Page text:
Tag: Wits University Press

Being Elsie

A CERTAIN LEVEL of cold-bloodedness seems a requisite in writing a critical biography of someone the author loved dearly, with the knowledge that strangers will read this book. And that the publisher wants a serious work on the shelves. But an enormous level of skill is necessary in […]

Ghosts in the soil

THE GROUND THAT you think is firm enough to hold you and your history and values may not be as solid or kind to you as you think. Or hope. It’s a concatenation of ghosts, of the detritus of dead buried there and of the messy issues associated […]

No place like home

BOOK REVIEW: I WANT TO GO HOME FOREVER. WHAT IS A story? Knock on the scholarship of Carl Gustav Jung and you’ll discover that there are basically seven narrative plots in the world.  Look at the ongoing repertoire of some children’s theatres and you may believe that there […]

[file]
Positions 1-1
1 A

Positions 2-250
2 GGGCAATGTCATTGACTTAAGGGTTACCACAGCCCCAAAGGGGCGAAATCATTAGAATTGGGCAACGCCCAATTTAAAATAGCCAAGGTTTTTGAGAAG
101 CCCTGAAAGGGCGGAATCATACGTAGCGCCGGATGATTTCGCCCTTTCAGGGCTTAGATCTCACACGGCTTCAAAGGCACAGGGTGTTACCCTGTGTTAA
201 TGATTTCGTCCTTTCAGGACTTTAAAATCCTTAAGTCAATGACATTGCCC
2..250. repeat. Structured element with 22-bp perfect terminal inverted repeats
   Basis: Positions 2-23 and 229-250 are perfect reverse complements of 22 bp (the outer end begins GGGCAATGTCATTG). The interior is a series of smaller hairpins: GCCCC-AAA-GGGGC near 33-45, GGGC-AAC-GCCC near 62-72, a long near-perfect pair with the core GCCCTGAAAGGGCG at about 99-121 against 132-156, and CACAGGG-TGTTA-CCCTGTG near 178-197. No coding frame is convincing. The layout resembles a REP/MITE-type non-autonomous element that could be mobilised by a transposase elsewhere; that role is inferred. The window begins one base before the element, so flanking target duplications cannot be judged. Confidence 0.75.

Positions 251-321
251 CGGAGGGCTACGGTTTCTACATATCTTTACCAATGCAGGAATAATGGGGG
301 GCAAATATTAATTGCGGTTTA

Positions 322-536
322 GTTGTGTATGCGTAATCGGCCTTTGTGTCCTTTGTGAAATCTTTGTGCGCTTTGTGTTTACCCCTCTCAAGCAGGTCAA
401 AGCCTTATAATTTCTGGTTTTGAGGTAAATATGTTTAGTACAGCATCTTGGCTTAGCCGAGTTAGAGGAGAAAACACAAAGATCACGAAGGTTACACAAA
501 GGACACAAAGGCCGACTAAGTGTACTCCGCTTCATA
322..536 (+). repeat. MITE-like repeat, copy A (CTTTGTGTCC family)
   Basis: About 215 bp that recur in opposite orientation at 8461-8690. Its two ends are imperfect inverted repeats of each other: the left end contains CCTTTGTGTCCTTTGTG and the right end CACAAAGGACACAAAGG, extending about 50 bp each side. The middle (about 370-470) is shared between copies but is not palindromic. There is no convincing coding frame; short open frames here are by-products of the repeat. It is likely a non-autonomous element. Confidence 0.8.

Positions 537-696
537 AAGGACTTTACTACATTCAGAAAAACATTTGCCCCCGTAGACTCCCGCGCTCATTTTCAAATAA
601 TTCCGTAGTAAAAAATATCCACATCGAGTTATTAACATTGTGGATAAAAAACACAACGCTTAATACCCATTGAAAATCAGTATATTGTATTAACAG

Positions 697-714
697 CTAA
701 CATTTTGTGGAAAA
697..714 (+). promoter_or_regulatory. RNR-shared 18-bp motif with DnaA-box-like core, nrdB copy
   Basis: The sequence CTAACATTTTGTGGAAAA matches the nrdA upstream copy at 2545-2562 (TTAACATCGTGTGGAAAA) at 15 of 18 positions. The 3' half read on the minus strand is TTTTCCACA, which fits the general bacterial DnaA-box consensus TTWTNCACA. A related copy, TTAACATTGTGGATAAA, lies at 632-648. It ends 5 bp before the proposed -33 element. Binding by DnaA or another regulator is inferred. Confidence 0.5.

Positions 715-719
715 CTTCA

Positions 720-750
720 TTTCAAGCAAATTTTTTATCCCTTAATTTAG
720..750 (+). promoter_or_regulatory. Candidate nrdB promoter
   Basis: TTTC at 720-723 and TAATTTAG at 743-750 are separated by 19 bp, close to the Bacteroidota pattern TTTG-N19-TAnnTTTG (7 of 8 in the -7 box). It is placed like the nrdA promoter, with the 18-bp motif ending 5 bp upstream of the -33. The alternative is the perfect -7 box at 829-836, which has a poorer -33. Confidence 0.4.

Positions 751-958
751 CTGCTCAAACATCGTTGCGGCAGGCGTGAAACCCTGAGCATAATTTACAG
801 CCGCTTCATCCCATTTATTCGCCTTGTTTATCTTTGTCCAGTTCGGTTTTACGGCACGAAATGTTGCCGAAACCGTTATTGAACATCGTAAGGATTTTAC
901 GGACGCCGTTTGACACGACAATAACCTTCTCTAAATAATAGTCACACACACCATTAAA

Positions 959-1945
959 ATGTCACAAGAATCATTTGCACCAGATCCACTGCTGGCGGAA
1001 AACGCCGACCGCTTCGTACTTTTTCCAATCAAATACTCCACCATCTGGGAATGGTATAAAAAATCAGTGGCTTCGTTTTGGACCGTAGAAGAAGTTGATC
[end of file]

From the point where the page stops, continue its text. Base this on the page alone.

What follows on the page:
How to step up to the plate

“IN MY NEXT project, I will be making a wildebeest out of 10 000 dried locusts that Wits University’s Zoo Museum curator has decommissioned and given me.” You wouldn’t expect a statement of that nature from anyone other than South African mosaic sculptor Hannelie Coetzee, whose work you can […]

Take me to this river

DON’T BE MISLED into thinking that the relative size of sociologist Jacklyn Cock’s latest book is indicative of its value. Clocking in at less than 200 pages, this supremely lucid text is immense and it will take you the length and depth and width of the Kowie River […]

Decency in a time of hateful chaos

IT IS SELDOM that you read a chunk of autobiographical writing by someone and come away not only with a deeper understanding of the historical context of the period under scrutiny, but also with a genuine warmth toward the writer himself. This is patently apparent in this text […]